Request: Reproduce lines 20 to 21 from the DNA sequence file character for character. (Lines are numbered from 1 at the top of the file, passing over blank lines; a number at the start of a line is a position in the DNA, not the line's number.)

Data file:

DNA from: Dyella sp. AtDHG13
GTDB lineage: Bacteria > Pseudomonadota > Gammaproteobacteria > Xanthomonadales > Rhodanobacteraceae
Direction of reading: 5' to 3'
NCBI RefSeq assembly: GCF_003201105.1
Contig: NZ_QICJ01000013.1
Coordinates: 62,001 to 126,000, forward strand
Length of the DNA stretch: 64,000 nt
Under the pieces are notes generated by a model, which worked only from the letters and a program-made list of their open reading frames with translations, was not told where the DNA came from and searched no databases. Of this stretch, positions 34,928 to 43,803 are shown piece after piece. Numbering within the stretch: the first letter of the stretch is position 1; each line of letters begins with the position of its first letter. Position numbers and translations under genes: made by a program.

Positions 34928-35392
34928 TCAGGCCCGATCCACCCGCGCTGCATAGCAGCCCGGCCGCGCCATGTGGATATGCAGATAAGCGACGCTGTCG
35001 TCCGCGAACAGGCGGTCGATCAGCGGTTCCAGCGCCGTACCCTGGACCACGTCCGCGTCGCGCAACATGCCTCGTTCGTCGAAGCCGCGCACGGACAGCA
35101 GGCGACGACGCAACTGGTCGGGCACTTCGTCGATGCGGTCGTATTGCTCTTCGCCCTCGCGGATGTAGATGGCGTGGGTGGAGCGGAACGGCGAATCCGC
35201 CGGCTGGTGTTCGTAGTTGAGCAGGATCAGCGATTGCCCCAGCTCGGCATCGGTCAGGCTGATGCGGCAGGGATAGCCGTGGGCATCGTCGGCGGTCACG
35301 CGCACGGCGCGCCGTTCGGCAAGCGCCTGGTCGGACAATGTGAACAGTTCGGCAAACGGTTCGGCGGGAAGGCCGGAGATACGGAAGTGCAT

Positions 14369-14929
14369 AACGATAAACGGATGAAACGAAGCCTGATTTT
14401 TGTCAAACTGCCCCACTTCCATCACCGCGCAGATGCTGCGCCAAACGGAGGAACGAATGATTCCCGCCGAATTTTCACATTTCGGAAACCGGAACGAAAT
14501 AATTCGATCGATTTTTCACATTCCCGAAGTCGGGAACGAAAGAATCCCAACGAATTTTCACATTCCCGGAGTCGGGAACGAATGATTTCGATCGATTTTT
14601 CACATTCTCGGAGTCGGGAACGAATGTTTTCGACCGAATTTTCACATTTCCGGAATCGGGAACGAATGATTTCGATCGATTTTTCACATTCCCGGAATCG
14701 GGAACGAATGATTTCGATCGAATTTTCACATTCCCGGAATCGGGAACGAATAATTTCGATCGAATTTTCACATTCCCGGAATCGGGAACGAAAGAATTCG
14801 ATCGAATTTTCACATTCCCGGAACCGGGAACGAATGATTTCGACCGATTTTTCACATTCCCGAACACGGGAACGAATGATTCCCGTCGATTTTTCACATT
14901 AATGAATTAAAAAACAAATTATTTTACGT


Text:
14701 GGAACGAATGATTTCGATCGAATTTTCACATTCCCGGAATCGGGAACGAATAATTTCGATCGAATTTTCACATTCCCGGAATCGGGAACGAAAGAATTCG
14801 ATCGAATTTTCACATTCCCGGAACCGGGAACGAATGATTTCGACCGATTTTTCACATTCCCGAACACGGGAACGAATGATTCCCGTCGATTTTTCACATT